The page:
The main points included in the questionnaire were sociodemographic characteristics, sexual and reproductive health knowledge and services, sexuality, sexual communication between adolescents and their parents, risky sexual behavior, sexual harassment, and coercion (see Supplementary file). Data collection was conducted by seven trained research assistants recruited based on their skills and proficiency in the English and Ewe language and a supervisor for 21 days.

The questionnaire and informed consent documents were initially developed in English and later translated into the Ewe language (a widely spoken language in the communities). The questionnaire was pre-tested, after which all the necessary corrections, refinement and modifications were diligently incorporated to ensure its robustness and appropriateness.

Measurements

Outcome variables

The study’s outcome variables were the utilisation of SRH services and access to SRH information on contraception, STIs and pregnancy. The measurement of these outcome variables relied on the following questions:

  1. 1.

    Have you ever visited a health facility or health worker of any kind to receive services on contraception, pregnancy, abortion or sexually transmitted infections?

  2. 2.

    Did any health worker or nurse talk to you about?

    1. (a)

      Contraception?

    2. (b)

      Sexually transmitted infections?

    3. (c)

      Pregnancy?

Respondents provided either a ‘yes’ or ‘no’ response to these questions. An index was developed to represent the data, where a respondent was assigned a value of 1 for ‘yes’ if they affirmed ever accessing one or more of the aforementioned SRH services or information, and a value of 0 for ‘no’ if they responded in the negative. The measurement of the outcome variables in this study is analogous to the measurement employed in an earlier study conducted by Abajobir and Seme [23], which assessed the level of reproductive health knowledge and service utilisation among adolescents. This conformity in measurement underscores the continuity of measurement across related studies.

Predictor variables

In this study, the main predictor of interest was the perception of Adolescent Sexual and Reproductive Health Right (ASRHR). Perceiving such rights is a complex concept to measure, as it involves a multifaceted process of selecting, organizing and interpreting information through awareness of cues and behavioural intentions that occur in social context [24]. Previous studies have examined various dimension of social perception [25, 26]. However, our study focused on specific facets, namely of opinions on dating (sexual partnership) among boys and girls, physical interaction like kissing and touching (sexual exploration) between boys and girls and adolescents using contraceptives during sexual activity (contraceptive use). These indicators are essential elements of SRHR [27].

To operationalize the measurement of adolescents’ perception of SRHR, we computed three distinct variables: the right to engage in sexual partnership, the right to sexual exploration, and the right to use contraceptives during sexual encounters. Each of these variables were measured using the following three statements: “I believe it is a right for unmarried boys and girls to have dates” (right to sexual patnership), “I believe it is a right for boys and girls to kiss, hug and touch each other” (right to sexual exploration) and “It is good for boys and girls to have sex with each other provided that they use contraceptives to stop pregnancy” (right to use contraceptives). Respondents could provide either ‘agree’ (a score of ‘1’’) or ‘disagree’(a score of “0”) responses to these statements.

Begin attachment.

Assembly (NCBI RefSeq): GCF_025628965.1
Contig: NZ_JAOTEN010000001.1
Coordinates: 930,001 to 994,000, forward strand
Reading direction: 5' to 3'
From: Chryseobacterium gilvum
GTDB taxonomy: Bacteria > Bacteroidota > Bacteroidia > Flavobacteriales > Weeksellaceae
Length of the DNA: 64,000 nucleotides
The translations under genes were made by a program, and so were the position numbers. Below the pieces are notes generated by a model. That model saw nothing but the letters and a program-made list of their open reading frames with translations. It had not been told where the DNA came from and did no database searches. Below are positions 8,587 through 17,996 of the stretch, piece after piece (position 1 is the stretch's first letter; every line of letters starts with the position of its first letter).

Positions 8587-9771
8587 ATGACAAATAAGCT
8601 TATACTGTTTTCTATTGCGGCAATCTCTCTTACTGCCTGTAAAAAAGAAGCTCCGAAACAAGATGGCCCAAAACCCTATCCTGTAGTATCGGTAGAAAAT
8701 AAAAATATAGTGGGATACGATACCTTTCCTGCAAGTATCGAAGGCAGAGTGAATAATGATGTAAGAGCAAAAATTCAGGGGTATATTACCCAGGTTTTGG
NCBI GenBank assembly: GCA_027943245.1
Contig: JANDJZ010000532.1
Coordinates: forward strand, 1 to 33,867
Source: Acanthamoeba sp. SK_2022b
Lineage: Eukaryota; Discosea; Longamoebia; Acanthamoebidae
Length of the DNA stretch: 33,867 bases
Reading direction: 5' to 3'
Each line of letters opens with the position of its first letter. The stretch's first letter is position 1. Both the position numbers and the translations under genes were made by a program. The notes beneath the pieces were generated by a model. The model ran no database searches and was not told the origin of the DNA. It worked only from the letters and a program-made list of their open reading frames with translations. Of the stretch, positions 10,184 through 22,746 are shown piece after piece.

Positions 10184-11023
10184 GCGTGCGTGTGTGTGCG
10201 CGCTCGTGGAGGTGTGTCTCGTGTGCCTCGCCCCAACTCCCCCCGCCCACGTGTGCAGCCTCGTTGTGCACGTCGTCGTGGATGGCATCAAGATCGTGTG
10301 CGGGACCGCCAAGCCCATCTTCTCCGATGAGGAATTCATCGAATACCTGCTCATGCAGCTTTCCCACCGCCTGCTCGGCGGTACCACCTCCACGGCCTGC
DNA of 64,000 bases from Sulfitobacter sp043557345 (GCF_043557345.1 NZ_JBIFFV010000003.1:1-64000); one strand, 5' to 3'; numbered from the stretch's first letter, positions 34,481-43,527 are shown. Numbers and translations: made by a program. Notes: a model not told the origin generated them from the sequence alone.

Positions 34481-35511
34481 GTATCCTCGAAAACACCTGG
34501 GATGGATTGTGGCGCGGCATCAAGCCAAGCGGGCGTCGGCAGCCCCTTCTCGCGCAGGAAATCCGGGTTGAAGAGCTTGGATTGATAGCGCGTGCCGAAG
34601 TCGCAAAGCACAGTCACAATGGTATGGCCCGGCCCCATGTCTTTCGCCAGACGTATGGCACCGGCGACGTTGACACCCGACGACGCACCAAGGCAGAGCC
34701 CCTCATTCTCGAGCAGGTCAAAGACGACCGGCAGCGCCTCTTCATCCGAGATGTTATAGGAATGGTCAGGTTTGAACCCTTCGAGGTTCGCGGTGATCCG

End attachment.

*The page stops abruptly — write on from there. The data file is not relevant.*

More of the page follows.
The composite variable “adolescent level of perception of SRHR”was derived from these three statements. A score range of ‘3–4’ (a respondent who agreed to 2 or more of the three statements) was categorised as indicating a favourable level of preception, whereas a score range of ‘0–2’ (a respondent who disgreed with 2 or more of the three statements) was designated as indicative of a less favorable perception. This composite variable was then employed as the main predictor variable in the subsequent analyses.

Other predictor variables included in the study were background characteristics of adolescents, namely sex (male/female), age (10–14 years/15–19 years), educational level attained (no education/primary/secondary), current school attendance (yes/no), subdistricts (Sorfa-Torda/Helekpe/Ahunda/Waya), adolescent club membership (Member/Nonmember), sexual communication with father and mother (Never/Ever), ever use of contraceptives (ever use/never use), engagement in transactional sex (i.e. receive or pay money/gifts for sex) (Don’t engage/Engage) and sexual coercion which was determined by whether the respondent had experienced forceful penetrative sex or rape (Ever coerced/Never coerced), harassment which is measured by whether the adolescent had experienced touching of genitals, creasing of breast or kissing without consent (Sexually harassed/Not harassed) and intercourse experiences (ever had sex/never had sex).

Data processing and analysis